PhysicsLAB Resource Lesson
Inductors

Just as the capacitance of a capacitor had both a geometric and an operational definition, so does the inductance of an inductor. Inductance is often referred to as the electrical equivalent of inertia. This property will become more clear when we later investigate LR and LC circuits. An inductor is a device placed in a circuit to oppose a change in current; that is, to maintain, and regulate, a steady current in that section of the circuit. Generally an inductor is thought of as a coil of wire wound around either an air or ferromagnetic core. Shown below is the symbol for an inductor.
 
 
 
Starting with we learned that one farad of capacitance meant that the capacitor had the ability to hold one coulomb of charge for each volt of potential placed across its "plates." The self-inductance (or just inductance) of a coil is presented as where one henry of inductance means that the solenoid produces one weber of magnetic flux for each ampere of current traveling through its loops. Just like one farad is a large amount of capacitance, one henry is a large amount of inductance. Consequently inductors are usually measured in mH, µH, and nH. Continuing our comparison, recall that we used a gaussian surface to derive the capacitance of two parallel plates.
 


 
Now we will use an amperian loop to derive the self-inductance of a solenoid consisting of several turns (or loops) of wire. 


 












The flux through an area, A, resulting for a perpendicular field, , is expressed as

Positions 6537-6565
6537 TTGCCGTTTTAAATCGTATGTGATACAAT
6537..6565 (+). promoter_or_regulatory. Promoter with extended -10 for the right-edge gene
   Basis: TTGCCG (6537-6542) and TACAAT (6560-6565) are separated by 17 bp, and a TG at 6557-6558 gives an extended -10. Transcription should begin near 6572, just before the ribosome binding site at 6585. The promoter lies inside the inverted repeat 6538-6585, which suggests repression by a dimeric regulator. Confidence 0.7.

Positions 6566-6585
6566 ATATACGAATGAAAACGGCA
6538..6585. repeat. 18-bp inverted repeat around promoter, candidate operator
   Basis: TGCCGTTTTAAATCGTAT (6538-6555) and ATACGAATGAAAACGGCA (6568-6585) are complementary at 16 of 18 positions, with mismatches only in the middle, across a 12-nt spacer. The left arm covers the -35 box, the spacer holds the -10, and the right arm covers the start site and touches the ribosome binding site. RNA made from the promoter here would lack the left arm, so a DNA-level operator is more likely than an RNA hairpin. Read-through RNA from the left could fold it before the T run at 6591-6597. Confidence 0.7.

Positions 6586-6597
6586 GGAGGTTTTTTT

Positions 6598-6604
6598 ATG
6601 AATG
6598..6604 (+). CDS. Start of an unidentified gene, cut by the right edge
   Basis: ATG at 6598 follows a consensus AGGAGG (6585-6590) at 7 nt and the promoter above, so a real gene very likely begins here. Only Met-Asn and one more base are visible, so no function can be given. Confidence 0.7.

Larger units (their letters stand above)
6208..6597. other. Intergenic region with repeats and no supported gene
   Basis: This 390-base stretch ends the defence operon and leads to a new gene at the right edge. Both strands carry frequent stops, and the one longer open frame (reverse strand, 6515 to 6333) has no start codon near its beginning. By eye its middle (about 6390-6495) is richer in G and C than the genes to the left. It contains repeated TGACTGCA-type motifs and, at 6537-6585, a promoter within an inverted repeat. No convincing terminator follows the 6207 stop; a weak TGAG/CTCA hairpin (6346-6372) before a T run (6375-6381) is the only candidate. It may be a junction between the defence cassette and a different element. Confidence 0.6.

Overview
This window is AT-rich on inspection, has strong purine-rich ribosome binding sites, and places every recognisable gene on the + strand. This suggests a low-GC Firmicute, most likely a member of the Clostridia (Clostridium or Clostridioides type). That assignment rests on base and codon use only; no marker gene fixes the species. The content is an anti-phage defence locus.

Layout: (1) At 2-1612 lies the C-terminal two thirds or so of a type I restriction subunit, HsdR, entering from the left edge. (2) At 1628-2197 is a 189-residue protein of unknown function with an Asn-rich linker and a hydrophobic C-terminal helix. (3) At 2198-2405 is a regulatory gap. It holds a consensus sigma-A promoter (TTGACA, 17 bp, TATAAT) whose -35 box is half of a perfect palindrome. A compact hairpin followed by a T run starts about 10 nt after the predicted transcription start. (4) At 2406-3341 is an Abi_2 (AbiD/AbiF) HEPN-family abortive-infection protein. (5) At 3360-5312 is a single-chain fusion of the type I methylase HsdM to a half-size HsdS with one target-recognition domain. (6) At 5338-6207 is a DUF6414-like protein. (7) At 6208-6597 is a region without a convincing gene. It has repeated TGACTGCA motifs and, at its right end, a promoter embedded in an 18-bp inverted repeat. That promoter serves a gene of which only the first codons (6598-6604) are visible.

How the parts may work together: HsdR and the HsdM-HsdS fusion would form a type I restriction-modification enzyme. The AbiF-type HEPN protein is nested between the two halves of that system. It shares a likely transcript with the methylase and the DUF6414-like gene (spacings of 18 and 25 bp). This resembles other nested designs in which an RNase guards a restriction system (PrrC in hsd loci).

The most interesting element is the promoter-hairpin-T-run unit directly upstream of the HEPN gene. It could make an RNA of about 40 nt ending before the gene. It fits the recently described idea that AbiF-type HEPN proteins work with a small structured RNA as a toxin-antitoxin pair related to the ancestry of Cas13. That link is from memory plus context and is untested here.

When current is running through the coils, a uniform magnetic field is produced down the center of the inductor. That is, a given amount of magnetic flux is present. If the current were to change, the amount of flux would change. This changing flux induces an opposing emf in the coil. This self-induced emf is sometimes called a back emf.
 
Notice that L, the inductance, is proportional to the square of the number of loops, directly proportional to the solenoid's cross-sectional area, and inversely proportional to the length of the solenoid. Recall that µo is the permeability of free space. If a ferromagnetic cylinder is inserted into the core of the solenoid, the µ = κuo. Some typical values for relative permeabilities are:
  • air 1.00000037
  • nickel 100
  • magnetic iron 200
 
One last note. Ideal solenoids have a perfect flux-linkage - that is, the flux through any coil will encircle ALL of the coils. In a real solenoid this only occurs when "the cross-sectional dimension of the windings are small compared to the coil's diameter or if a high permeability core is inserted to guide the flux" completely through all of the windings. In a REAL air-core solenoid, the flux density tends to decrease towards the ends of the coil since some of the flux lines "cut through" instead of encircle the final coils. Hence why we experimentally are always directed to measure the B-field of a solenoid in the center of its middle coils.
 

Quote and image used with the permission of Richard A. Clark
from his webpage http://info.ee.surrey.ac.uk/Workshop/advice/coils/terms.html#link
 
Faraday's Law
 
Faraday's Law states the emf induced is a coil is proportional to the rate of change of flux. Later, Lenz added that the induced emf will be established in such a way as to oppose these changes and return the coil to its original condition. (This is actually a statement of conservation of energy. If the flux generated by the coil did NOT oppose the change in external flux then the induced emf would continue without limit.)
 
 
Substituting in our previous results we can develop an expression for the emf induced in an inductor.
 
 
Notice that the faster the current tries to change, the greater the inductor's "back emf." When the current is steady, , there will be NO back emf in the solenoid, or inductor.
 
 
Energy Stored in an Inductor
 
We will now use a graph of Flux vs Current to further examine the properties of an inductor.
 
The magnetic energy density is the energy per unit volume stored in a magnetic field.
 
 




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